New study says nothing about gender dysphoria

A recent study published in Archives of Sexual Behavior is starting to get some attention in the political blogosphere. The authors used data from a large longitudinal survey of 2229 adolescents from North of the Netherlands over the course of 15 years (ages 10-25), looking specifically at how they answered the question “I wish to be the opposite sex [never, sometimes, often]” over time. They found that 78% of participants answered never throughout the study, 19% answered sometimes or often when they were younger but switched to never as they aged, and a small cohort of about 2% answered never when younger but switched when they got older. (There was an even smaller cohort that answered sometimes or often throughout the study, but it was too small to track reliably.)

The authors make it clear in the very first paragraph that they are studying gender non-contentedness (the desire to be the opposite sex, for whatever reason) and not gender dysphoria (incongruence between one’s experienced/expressed gender and assigned gender):

To illustrate the relation between these concepts; a young adolescent girl who mostly likes things seen as typical for boys and who dislikes the changes she goes through during puberty, might (temporarily) experience gender non-contentedness, although she might not experience gender dysphoria or wish to transition from female to male.

There’s obviously a world of difference between “I wish I had been born a boy” and “I am a boy, my body got it wrong.” Unfortunately this distinction seems to be getting lost in translation. Kevin Drum (who is usually more careful) seemed to miss the distinction completely, summarizing the paper in a blog post titled Raw data: Gender dysphoria in teens, with similarly mislabeled graphs. I expect Drum’s misunderstanding is accidental, but it’s unfortunate because such a misunderstanding can be used to further the argument that teens should be denied gender-affirming hormones and/or hormone blockers.

And right on cue, within hours Wesley Smith at the National Review writes Study: Most Gender-Confused Children become Gender-Conforming Adults. He uses the term “gender confused“, a non-clinical term that is usually synonymous with gender dysphoria but also used by assholes people skeptical of transgenderism to refer to general issues around trans identity. Regardless of Smith’s intended meaning he quickly gets to his main point:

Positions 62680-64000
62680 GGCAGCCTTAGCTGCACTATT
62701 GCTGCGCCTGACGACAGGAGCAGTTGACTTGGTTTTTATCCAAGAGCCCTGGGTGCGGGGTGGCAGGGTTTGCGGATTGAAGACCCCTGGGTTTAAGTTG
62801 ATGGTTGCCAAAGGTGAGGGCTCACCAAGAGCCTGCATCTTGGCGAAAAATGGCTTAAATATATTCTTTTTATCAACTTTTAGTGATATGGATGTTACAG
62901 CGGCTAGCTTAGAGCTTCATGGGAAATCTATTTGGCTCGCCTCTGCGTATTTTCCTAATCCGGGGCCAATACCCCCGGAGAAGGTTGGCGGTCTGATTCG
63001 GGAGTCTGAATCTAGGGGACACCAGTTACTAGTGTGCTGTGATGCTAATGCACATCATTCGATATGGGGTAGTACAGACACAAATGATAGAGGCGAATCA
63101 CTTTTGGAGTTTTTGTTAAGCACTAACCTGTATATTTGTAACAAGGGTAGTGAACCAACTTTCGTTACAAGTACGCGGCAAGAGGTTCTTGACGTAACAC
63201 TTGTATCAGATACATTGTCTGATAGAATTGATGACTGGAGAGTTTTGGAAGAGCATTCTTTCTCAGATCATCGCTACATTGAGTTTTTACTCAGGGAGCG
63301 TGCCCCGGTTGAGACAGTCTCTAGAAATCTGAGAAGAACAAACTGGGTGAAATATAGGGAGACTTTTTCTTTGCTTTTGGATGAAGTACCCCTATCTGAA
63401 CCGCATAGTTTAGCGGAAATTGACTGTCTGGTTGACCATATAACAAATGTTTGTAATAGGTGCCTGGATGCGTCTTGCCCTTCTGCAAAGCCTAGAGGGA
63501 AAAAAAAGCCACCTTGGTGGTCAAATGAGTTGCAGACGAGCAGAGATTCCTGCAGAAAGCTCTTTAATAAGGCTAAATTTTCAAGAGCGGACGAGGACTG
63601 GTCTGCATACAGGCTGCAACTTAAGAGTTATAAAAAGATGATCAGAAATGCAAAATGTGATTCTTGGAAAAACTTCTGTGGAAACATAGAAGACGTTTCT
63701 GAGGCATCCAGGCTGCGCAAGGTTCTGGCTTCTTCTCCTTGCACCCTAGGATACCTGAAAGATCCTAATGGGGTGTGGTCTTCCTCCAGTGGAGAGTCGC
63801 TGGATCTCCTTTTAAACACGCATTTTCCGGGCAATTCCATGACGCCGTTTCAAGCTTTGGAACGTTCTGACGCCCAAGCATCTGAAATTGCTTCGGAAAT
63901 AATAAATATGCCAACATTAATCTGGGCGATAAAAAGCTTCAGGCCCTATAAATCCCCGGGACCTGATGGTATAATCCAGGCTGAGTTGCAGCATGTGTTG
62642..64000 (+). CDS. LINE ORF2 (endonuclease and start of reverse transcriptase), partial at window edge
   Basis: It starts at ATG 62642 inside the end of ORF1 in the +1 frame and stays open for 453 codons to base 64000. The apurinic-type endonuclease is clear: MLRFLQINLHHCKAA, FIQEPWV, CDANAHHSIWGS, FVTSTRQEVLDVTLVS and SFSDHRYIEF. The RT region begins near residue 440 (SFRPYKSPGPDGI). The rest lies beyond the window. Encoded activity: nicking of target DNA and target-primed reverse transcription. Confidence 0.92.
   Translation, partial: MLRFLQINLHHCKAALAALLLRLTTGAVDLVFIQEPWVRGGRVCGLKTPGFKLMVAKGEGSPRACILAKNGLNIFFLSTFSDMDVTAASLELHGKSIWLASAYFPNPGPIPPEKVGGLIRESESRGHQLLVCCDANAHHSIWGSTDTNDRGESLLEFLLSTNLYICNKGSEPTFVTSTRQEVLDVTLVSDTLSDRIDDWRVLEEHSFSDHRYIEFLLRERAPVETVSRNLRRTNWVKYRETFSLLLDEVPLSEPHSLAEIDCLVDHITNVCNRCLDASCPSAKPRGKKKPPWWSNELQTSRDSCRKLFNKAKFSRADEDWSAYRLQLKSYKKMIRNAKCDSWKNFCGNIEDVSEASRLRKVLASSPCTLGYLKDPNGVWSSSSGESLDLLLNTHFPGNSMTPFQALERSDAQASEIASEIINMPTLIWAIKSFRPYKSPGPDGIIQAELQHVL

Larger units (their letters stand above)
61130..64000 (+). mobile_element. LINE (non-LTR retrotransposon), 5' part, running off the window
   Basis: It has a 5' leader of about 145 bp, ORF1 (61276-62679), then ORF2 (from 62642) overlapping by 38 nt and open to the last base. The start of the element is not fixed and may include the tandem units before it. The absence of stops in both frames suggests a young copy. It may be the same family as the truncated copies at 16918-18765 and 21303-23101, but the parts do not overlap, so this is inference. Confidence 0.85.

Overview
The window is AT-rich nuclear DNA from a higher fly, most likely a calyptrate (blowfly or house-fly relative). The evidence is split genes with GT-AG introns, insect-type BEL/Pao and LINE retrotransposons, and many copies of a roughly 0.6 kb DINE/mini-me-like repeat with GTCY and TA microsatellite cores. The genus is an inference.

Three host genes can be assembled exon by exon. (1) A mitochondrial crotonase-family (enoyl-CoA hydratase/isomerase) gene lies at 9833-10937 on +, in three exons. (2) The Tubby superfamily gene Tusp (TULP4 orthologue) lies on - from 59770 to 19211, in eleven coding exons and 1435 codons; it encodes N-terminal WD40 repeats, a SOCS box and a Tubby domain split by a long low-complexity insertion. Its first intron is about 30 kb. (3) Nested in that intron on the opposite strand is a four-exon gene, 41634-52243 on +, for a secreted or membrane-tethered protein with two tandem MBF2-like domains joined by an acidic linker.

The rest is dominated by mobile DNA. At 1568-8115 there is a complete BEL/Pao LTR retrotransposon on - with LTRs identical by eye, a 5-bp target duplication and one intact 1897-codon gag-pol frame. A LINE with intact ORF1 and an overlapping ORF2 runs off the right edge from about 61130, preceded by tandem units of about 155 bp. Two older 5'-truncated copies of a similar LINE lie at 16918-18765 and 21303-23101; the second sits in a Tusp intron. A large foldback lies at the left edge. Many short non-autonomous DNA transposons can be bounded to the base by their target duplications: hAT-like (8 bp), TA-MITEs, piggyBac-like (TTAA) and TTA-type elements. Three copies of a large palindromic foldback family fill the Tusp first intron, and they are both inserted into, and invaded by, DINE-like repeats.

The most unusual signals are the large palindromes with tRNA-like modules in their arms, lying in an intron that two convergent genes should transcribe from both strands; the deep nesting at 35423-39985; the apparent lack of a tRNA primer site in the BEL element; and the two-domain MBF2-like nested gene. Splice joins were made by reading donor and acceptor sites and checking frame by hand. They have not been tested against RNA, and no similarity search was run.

It is becoming increasingly difficult for “the science is settled” crowd to claim that enthusiastic “gender-affirming care” is medically necessary treatment for children experiencing gender confusion. The time has come for the medical establishment, politicians, the media, and gender ideologues generally to cease pushing puberty blocking and surgeries and focus more on long-term mental-health interventions to help these confused kids grow into adulthood with their bodies intact and fully functioning.

Smith’s argument against puberty blockers would be non-sensical even if they were being prescribed for gender non-contentedness. After all, the whole point of blockers is to delay puberty (and the permanent physical changes that come with it) to give a child, parents and care team time to decide the best course of action — which is exactly what you want if there’s a chance you might “grow out of it.” But puberty blockers aren’t recommended after the age of 14 or so (the body needs puberty to promote bone density), so at that point there needs to be a decision: stop blockers and let the body’s natural hormones start to surge or start taking hormones of the appropriate sex (testosterone for trans-male, estrogen for trans-female). Either decision leads to permanent body changes so it’s not like doing nothing is the “safe” choice, and in the end the child, parents and care team will need to make a decision.

The fact that a lot of children grow out of gender non-contentedness certainly weighs against deciding to take permanent action for children who aren’t suffering from gender dysphoria — which is presumably why doctors don’t do it. As described in this 2022 paper on gender affirming care:

Not all transgender patients actively experience gender dysphoria, and not all patients with gender dysphoria identify as transgender. Unfortunately, however, many treatment options, such as gender-affirming surgery and hormone therapy, are sometimes only accessible for patients if they have this DSM-5 diagnosis.

Hopefully this study won’t become the latest cause célèbre of folks who want to discredit gender-affirming care, but if it does then you heard it here first: it doesn’t say what they say it says.